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Hear ye hear ye! People are as unique as their music tastes, and we’re increasingly using bespoke healthcare rather than one-size approaches. How has this led to hearing aid tech being developed to improve the lives of individuals with hearing loss? After the past year, it might feel like people only exist in the virtual world, but could we test new medicines on virtual patients instead of humans? Join researchers from the University of Leeds who will outline the ways in which technology is being used to advance healthcare and discuss the role it may play in the future.
Ear Trumpets to Machine Learning: Putting the AI into Hearing (Ai)ds
Alinka’s talk will describe the prevalence of hearing loss in society and the consequences of this for the individual, particularly if not diagnosed or addressed promptly. It will describe the development of hearing aid technology to manage hearing loss, from early hearing instruments through to modern digital hearing aids, discussing issues surrounding benefit, uptake, and performance of the hearing aids for speech and music perception.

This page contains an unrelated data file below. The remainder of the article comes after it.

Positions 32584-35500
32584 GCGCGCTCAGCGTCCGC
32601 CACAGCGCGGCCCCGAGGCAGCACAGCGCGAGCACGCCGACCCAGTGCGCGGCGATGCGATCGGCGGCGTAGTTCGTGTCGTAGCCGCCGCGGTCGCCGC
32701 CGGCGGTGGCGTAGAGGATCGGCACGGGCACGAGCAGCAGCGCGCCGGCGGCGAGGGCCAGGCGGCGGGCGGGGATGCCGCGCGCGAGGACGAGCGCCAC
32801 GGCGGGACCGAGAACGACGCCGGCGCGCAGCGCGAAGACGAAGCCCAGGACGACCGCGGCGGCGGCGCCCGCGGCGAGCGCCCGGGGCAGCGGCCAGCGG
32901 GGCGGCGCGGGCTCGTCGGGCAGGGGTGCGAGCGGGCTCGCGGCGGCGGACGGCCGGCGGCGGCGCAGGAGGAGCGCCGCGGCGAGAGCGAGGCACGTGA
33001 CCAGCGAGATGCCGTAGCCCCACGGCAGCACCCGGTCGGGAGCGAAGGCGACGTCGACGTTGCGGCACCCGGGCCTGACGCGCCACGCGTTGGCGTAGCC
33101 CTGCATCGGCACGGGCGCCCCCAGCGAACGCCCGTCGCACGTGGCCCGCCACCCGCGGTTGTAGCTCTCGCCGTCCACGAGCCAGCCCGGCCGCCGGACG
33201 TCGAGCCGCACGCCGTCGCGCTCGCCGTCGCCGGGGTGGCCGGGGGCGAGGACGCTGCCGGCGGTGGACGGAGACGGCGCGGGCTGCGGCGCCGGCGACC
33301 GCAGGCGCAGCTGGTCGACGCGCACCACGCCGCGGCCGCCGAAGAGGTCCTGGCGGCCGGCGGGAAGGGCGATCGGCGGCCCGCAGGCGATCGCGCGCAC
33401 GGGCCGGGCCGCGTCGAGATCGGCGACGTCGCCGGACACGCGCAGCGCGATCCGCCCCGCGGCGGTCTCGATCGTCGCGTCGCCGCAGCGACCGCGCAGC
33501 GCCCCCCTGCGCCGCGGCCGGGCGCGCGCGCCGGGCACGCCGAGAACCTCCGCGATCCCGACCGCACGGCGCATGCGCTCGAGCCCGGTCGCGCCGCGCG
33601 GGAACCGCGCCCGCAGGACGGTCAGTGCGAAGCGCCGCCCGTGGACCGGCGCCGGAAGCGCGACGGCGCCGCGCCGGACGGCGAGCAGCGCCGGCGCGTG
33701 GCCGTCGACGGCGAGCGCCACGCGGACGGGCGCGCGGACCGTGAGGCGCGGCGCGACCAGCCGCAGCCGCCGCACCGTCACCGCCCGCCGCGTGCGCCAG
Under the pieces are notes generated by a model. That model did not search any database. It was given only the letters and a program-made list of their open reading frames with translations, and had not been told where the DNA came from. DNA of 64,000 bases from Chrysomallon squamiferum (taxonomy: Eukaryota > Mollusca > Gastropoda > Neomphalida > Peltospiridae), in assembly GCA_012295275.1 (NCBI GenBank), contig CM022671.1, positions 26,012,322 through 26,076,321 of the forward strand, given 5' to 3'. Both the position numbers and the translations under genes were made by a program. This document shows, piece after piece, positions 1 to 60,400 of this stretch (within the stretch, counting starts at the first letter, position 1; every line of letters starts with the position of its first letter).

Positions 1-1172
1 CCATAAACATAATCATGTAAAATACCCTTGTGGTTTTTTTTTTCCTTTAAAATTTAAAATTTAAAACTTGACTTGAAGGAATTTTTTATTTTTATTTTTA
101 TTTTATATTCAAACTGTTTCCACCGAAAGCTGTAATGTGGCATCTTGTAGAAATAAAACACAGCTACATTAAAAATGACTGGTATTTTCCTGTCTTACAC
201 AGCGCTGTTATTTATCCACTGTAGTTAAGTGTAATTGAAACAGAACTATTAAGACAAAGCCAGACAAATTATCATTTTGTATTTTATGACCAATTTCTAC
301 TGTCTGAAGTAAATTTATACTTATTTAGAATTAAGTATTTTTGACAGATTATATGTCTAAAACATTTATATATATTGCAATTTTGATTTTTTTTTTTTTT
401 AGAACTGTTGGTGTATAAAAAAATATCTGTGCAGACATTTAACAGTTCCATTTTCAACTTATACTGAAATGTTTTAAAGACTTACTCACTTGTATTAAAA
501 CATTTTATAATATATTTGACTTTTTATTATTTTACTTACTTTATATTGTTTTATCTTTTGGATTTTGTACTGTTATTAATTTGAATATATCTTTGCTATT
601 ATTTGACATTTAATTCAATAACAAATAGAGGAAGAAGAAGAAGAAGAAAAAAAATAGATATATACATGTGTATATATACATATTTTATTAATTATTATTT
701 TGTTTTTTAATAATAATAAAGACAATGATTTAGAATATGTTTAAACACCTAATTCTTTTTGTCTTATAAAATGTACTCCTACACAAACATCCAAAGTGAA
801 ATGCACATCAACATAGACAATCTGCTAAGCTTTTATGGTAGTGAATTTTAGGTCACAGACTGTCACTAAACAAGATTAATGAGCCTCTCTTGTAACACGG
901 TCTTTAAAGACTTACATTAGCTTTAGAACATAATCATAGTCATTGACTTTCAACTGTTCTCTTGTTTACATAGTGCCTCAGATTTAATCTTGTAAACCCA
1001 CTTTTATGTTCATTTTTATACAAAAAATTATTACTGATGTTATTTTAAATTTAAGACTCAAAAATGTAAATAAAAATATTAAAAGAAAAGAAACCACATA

Am (A)I human? Building Safer and More Effective Medical Devices with Virtual Twins
Clinical trials are needed to evaluate whether medical devices are safe and effective before they can be approved for market. However, many medical devices fail to be approved, because of difficulty in predicting low-frequency side-effects. Alex will be talking about how computational medicine and AI may offer a solution to this. Alex will discuss how in silico trials (computer-based trials performed on populations of virtual patients) could reduce risks to patients by thoroughly testing side-effects and optimising clinical outcomes.